Some exceptions to this rule apply. Taxes are the most superior lien, even though they can be filed after a mortgage note. Even if you buy a home in foreclosure, the tax lien, if any, is superior and goes with the property. A homeowners' association has the next position after taxes. Their covenants are filed prior to sale of the property to the first homeowner, usually. However, the lien created by a HOA is often subordinated to what we call the first mortgage.
When you buy a house, the 80% or greater mortgage note is recorded first, making it the first lien. In order to assure its position as higher than the HOA's dues liens, the covenants normally contain a clause that places their lien behind the mortgage. In foreclosure the subordination clause wipes out the HOA lien when the first mortgage is foreclosed. A foreclosure does not wipe out tax liens.
It sounds like you are purchasing the home in a wrap transaction, where the last owner still has a mortgage payment to make, but you are paying her a little more to cover that mortgage payment plus some to cover the difference between the mortgage balance and what you bought it for.
There is some risk that she may fail to make the payment to her mortgage company. You should check with her to make sure she is keeping up with those payments.
The Seller Financing addendum refers to a superior lienholder and in this case means the old owner's mortgage company (the note that is being wrapped). Many people buying like you pay the actual mortgage payment in check form delivered to the old owner, who in turn pays it to the mortgage company, but they also include a separate check to the old owner each month for the remainder principal & interest in seller financing. In this way the old owner cannot cash the check and not pay the wrapped mortgage off, but both parties can verify that the old mortgage is being paid.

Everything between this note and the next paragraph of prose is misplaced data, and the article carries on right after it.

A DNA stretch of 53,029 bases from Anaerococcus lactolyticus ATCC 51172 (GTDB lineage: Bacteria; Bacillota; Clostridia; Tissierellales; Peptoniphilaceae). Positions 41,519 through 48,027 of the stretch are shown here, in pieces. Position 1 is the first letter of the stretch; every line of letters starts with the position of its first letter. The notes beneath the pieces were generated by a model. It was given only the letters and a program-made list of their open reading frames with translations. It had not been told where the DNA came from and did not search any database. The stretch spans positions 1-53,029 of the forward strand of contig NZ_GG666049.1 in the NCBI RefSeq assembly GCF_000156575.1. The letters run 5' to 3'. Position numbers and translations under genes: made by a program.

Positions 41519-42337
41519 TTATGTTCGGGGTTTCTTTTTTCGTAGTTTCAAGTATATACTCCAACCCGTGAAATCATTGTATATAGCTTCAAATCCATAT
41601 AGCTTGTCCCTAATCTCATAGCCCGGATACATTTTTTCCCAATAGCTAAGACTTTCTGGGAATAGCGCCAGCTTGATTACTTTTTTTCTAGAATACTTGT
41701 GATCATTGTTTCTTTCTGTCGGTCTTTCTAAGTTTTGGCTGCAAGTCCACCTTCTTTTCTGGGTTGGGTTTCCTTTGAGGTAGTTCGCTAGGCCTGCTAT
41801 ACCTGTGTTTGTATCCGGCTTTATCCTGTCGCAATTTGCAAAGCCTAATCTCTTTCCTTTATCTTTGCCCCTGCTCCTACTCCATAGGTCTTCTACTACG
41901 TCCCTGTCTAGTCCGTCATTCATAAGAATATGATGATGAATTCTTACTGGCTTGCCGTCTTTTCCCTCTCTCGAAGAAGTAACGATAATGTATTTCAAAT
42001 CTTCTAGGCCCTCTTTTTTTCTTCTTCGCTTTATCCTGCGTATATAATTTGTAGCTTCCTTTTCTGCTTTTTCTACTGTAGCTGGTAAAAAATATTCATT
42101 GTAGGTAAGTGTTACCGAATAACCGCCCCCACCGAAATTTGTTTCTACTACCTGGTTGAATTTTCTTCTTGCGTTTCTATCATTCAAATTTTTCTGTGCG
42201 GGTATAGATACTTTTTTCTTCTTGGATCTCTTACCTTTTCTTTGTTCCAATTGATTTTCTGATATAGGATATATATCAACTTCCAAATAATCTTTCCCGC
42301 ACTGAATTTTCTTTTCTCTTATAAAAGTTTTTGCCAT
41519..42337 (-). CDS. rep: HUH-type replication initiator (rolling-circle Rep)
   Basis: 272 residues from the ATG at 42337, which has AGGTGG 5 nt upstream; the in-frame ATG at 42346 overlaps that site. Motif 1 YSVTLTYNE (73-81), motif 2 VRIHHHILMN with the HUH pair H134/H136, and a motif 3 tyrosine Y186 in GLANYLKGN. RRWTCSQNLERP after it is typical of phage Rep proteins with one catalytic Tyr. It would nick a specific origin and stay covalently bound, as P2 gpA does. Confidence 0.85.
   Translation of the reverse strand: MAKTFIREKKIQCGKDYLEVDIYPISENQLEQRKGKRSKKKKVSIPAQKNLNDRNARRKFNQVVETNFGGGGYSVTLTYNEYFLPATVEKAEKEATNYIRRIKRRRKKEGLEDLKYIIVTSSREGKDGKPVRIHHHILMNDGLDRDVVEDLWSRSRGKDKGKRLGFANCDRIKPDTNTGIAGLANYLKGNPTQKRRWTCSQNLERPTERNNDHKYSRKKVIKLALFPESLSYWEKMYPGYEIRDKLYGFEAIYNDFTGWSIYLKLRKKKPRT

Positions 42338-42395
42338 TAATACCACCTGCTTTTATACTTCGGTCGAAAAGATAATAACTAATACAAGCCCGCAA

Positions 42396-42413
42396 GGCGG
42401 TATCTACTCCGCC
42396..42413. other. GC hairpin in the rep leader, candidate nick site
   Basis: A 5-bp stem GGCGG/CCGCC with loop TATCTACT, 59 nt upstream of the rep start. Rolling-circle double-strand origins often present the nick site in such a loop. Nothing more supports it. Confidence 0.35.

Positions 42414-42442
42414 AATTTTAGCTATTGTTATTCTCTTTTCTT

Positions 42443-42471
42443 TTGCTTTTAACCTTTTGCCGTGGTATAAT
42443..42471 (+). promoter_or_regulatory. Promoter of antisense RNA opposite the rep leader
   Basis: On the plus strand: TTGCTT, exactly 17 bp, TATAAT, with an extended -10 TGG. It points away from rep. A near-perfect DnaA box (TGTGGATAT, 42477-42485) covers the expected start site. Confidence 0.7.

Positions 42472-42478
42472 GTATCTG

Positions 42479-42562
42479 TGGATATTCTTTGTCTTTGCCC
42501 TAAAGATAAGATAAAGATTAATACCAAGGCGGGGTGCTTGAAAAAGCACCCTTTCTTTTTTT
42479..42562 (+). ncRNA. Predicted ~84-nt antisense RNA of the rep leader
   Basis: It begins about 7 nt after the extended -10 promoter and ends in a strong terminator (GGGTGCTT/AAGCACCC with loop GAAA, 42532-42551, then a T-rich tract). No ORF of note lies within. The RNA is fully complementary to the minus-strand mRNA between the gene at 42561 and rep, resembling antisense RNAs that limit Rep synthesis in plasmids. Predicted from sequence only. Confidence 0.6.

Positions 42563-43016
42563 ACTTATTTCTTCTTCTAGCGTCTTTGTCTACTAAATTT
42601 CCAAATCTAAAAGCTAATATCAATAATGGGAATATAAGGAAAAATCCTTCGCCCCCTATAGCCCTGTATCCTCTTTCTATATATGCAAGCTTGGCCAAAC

Most mortgages contain a Due on Sale clause that is the source of some risk to you. If the old mortgage company has such a clause in its mortgage note with the old owner, they can accelerate the note and require her to pay it off immediately if she transfers title to someone else (which it sounds like she has, to you). Most lenders will not invoke this clause so long as payments are made on time and no one rubs their noses in it. Calling the old mortgage company would be rubbing their noses in it. Any proof you want should be obtained directly from the old owner that she is paying properly.
If you have concerns, you should consult a real estate attorney.
We don't use the term inferior, but her note is subordinate to the superior note held by the old mortgage company. Mechanics liens from people who work on the property or other notes that you might have caused are after her note -- so they are even more "inferior". Just remember taxes are always superior liens, and her old mortgage note is superior to your note with her.
If the bank owns the property no matter who is making the payments is the superior lien holder to the property, if there is a 2nd lien they also have rights to the property. County annual liens till taxes for that year paid in full.
If lease purchase it depends on how the contract is author in most instances leaves the person who is making the payments at risk .
I don't understand the question exactly, but it sounds like you have attempted to purchase a property with a lien on it? Chances are you need your family attorney to take a look at this. It doesn't sound good to me. There can be all kinds of liens on one property. The superior lien is one that has the right to foreclose and above all others and can wipe out any other liens. Sometimes this is a 1st mortgage. From what I understand of your question the person you are paying is likely not a lienholder at all. I strongly suggest you get your attorney to take a look at this transaction for you to protect your interests.